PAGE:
A CEO resigned from his job because his 10-year-old daughter wrote a list of all her personal milestones that he missed.
Mohamed El-Erian was CEO of the $2 trillion dollar investment company Pimco when he stepped down this past January. He explained his decision in an article for Worth magazine and the piece instantly went viral. He claimed that, a year ago, he was arguing with his daughter about brushing her teeth when she suddenly handed him a list of 22 things that he had missed because of his job.
"The list contained 22 items, from her first day at school and first soccer match of the season, to a parent-teacher meeting and a Halloween parade. And the school year wasn't over. I felt awful and got defensive: I had a good excuse for each missed event! Travel, important meetings, an urgent phone call, sudden to-dos… But it dawned on me that I was missing an infinitely more important point."
The list obviously made a heavy impact, as El-Erian made major changes so that he could achieve a better work-life balance. He now alternates with his wife taking his daughter to school, picking her up and started working a less demanding job. While at Pimco, El-Erian reportedly got up at 2:45 a.m. and worked from 4:15 a.m. until 7 p.m. at night.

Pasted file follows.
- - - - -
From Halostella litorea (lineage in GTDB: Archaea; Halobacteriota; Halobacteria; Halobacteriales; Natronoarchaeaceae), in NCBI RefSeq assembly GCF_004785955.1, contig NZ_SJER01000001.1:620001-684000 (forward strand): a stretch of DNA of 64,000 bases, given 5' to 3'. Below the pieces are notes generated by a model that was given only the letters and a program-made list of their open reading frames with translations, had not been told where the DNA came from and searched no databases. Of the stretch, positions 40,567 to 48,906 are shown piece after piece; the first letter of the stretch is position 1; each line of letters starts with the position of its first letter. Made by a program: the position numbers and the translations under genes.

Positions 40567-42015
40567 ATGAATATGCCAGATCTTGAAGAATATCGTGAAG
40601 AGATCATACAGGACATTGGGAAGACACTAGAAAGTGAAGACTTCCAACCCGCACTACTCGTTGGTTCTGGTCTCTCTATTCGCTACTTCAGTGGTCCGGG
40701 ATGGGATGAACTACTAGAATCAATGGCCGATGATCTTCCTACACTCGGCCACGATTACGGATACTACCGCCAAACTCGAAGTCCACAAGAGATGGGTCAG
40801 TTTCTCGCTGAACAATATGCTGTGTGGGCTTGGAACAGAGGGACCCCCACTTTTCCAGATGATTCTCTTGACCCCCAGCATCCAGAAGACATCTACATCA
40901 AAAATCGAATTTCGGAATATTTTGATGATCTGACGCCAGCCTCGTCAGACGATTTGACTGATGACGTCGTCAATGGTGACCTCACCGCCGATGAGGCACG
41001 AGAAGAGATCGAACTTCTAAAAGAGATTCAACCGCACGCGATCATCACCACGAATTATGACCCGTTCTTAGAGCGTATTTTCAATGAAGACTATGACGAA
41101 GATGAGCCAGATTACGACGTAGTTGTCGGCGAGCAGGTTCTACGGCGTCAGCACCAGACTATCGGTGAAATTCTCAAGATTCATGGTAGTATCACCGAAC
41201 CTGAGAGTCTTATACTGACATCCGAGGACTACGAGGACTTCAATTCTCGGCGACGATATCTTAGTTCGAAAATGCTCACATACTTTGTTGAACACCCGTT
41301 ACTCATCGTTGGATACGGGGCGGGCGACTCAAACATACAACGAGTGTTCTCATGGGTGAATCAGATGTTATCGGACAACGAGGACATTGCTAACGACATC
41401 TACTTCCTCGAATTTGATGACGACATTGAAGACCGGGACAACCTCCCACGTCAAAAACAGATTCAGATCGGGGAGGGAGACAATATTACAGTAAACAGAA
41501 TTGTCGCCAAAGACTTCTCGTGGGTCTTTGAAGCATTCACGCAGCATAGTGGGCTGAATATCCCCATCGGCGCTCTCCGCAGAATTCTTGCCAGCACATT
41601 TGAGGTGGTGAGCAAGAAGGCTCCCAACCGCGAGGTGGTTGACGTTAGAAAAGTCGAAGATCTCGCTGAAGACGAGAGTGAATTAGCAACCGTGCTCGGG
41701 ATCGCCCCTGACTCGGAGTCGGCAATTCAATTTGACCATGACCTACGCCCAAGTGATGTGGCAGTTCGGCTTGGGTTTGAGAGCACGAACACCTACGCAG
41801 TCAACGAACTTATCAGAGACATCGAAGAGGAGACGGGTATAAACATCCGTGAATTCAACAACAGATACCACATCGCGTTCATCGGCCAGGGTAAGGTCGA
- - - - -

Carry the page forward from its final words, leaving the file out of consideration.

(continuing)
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Most people aren’t El-Erian—they don’t take home huge paycheques, and live like millionaires when they quit. However, the reason this story has gone viral tells us that we are ready to talk about the important issue of work-life balance for both men and women. Successful women are often asked about how they “do it all”—sometimes in a condescending way, while men rarely get asked. But balancing the demands of home and work isn’t just a women’s issue—it's a parental issue.
El-Erian notes that he tried to make work-life balance a priority when he was at Pimco but the message never really resonated with him until his daughter forced him to really think about what that meant to him.
Read more: Work-life balance doesn't really exist>
Approximately, 95 percent of CEOs are men. If the issue of work-life balance is going to be addressed, then the men in the boardrooms and corner offices have to be willing to talk about it. Is this the start of a larger conversation?